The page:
Episcopal cloud over conversion of civil partnerships

19 December 2014

LINA MASLANKA

Newly married: the Revd Richard Haggis and Ricardo Gonçalves, and their marriage certificate

Newly married: the Revd Richard Haggis and Ricardo Gonçalves, and their marriage certificate

THE Revd Richard Haggis always regarded his civil partnership with Ricardo Gonçalves as an "interim measure". He planned to convert the partnership to a marriage as soon as it was legal to do so (Wednesday of last week), but a delay in renewing Mr Gonçalves's passport necessitated a five-day wait.

Even so, staff at the register office in Oxford admitted to being new to their duties, reliant to some extent on a crib sheet.

"I'm pretty certain what we have is the right thing," Mr Haggis said on Tuesday. "I do know a thing or two about marriage certificates."

It is knowledge gained through years of ministry as a clergyman in parish ministry. Ordained priest in 1986, he was, until 2006, assistant curate of Holy Trinity, Sloane Street, in Chelsea. Today, he is without an appointment in the C of E, and has "absolutely nothing to lose", he says, in speaking openly.

"I don't believe in civil partnerships as anything but an interim measure, and marriage is allowed, so that is the thing to have, not sitting tight in a bunker and waiting for things to be all right," he said.

He was referring to the current House of Bishops guidelines for the clergy, which state that they should not enter a same-sex marriage. It is guidance that, some feel, prevents other clergy who are planning to convert their civil partnerships to marriage from speaking out.

The Bishop of Buckingham, Dr Alan Wilson, said on Monday that those he knew of "don't feel safe telling their bishops. . . Many of my gay friends feel far more vulnerable than in the past. . . The most vulnerable - ordinands and chaplains - are being actively picked off."

An exception is Canon Jeremy Davies, who retired in 2012, but has permission to officiate in the diocese of Salisbury. He converted his civil partnership to marriage on the day when it became legal to do so.

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He said on Wednesday that having held the "traditional view of the Church of England", he had come to believe, while preparing other couples for marriage, that the Church suffered from a "preoccupation with sex" and an "inability to get its theology of human relationships right". Marriage was "first and foremost about developing a relationship and long-lasting, enduring commitment".

Mr Haggis believes that his struggle to find employment in the Church is entirely attributable to his decision to write an article for The Guardian in 2005, in which he criticised the Bishops' stance on same-sex relationships among the clergy: specifically, the questions to be asked of those entering civil partnerships. He has suffered a "very long period of depression", but has found solace in celebrating at Fairacres Convent, in Oxford.

Although he regards his civil partnership in 2007 as the main celebration - "there was dressing up and rings and cake" - marriage is, he believes, "very important - a fundamental bit of civil rights". A keen genealogist, he has traced the marriage certificates of his famly back to 1839, and can now add his own to the archive. "I felt not only that I was part of history, but that finally I belonged in it," he said.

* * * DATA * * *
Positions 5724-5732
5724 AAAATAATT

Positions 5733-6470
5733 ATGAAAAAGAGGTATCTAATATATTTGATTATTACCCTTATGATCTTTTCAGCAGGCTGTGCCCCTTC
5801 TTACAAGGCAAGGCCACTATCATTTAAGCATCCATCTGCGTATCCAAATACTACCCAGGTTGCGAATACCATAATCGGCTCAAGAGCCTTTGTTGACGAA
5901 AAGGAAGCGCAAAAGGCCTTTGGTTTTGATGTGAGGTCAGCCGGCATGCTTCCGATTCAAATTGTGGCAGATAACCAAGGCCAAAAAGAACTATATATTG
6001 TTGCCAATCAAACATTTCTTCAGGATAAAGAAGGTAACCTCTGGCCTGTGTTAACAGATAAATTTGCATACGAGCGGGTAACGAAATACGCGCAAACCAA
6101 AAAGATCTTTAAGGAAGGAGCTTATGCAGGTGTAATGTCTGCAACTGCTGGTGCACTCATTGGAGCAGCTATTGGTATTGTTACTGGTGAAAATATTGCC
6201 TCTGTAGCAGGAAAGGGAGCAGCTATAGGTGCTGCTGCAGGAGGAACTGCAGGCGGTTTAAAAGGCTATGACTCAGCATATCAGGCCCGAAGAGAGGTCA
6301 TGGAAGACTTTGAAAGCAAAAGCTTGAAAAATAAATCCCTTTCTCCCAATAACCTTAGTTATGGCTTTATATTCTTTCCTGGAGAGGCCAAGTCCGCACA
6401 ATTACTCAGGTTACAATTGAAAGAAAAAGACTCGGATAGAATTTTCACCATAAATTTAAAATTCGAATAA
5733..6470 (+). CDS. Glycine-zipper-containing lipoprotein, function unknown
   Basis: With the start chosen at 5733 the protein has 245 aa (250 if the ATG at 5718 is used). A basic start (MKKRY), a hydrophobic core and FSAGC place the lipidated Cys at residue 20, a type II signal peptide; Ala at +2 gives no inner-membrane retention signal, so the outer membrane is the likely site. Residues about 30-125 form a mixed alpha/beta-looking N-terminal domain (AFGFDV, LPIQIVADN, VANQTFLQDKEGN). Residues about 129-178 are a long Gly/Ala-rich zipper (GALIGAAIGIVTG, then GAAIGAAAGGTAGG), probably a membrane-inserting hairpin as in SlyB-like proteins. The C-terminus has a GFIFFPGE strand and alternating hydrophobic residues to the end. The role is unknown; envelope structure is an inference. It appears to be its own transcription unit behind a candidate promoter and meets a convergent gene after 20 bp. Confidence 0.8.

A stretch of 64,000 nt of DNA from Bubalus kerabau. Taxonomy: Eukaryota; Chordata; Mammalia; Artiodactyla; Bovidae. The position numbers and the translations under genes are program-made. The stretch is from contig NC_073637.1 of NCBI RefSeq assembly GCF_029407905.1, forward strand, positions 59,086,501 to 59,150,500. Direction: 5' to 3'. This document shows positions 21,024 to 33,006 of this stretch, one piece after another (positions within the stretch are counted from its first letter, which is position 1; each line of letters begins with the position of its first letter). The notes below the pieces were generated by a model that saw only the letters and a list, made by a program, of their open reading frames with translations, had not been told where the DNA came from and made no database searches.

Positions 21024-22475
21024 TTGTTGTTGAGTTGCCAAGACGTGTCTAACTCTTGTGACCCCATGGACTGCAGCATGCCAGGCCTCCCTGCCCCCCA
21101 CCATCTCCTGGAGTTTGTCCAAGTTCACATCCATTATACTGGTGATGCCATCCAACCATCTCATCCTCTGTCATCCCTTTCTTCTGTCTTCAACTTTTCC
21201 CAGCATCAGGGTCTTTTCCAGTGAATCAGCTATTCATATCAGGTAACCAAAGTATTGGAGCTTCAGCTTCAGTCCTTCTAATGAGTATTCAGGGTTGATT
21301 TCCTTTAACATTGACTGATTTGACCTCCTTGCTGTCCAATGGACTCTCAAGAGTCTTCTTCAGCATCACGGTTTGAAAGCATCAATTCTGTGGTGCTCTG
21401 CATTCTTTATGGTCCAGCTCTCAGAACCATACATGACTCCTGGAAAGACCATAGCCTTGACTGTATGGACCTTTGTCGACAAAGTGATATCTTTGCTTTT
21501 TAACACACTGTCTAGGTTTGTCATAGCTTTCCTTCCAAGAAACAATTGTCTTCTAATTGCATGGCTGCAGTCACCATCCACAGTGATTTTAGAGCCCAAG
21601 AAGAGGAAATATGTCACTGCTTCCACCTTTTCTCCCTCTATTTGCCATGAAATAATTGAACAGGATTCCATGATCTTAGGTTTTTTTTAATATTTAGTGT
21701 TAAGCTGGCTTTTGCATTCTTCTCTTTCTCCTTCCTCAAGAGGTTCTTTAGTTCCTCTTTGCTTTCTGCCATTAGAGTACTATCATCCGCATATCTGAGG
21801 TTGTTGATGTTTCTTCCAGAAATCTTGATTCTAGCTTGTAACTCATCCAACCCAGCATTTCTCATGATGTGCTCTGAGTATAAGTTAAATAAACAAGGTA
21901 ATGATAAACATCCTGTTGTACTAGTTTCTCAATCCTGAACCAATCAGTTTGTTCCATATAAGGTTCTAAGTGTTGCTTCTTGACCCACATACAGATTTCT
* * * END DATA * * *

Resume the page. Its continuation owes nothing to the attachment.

Scottish warning. The Scottish Episcopal Church's clergy have been warned by its College of Bishops that to solemnise a same-sex marriage will be a criminal offence. The Bishops also said that the Church "cannot give official sanction" to informal blessings of same-sex marriages of civil partnerships, and that bishops would expect to be consulted by clergy before any such blessing were carried out.

It is the "expectation" of the Bishops that clergy and lay leaders will not enter into a same-sex marriage, and those who confound this expectation "will put themselves in a position outwith the SEC's doctrinal understanding of marriage". The same applies to candidates for ordination or Readership, who have been told that, if they enter or plan to enter into such a marriage, they will be "unable to promise obedience to the Canons". They, too, must consult the bishop.

The guidance was issued last week in the expectation that the first same-sex weddings in Scotland will take place on 31 December. The Marriage and Civil Partnerships (Scotland) Act came into force on Tuesday, and couples who gave notice of their intention to marry will be able to do so after 15 days. Those already in a civil partnership were able to convert it to marriage from Tuesday. The first couple to do so were Douglas Pretsell and Peter Gloster, who did so at the British Consulate in Melbourne, Australia, early on Tuesday morning.

Changing Attitude Scotland expressed sadness last week at the "threatening tone" of the statement from the Bishops. The Provost of St Mary's Cathedral, Glasgow, the Very Revd Kelvin Holdsworth, wrote on his blog that it had "seriously disrupted the peace and unity of the Church". He has said that couples who convert their civil partnership can bring the marriage certificate to the cathedral, where it can be "laid on the altar at a Eucharist in thanksgiving".

The guidance notes that the Church is "currently in a period of discussion".

Question of the week: Should sanctions be imposed on clergy who marry a same-sex partner? Vote here

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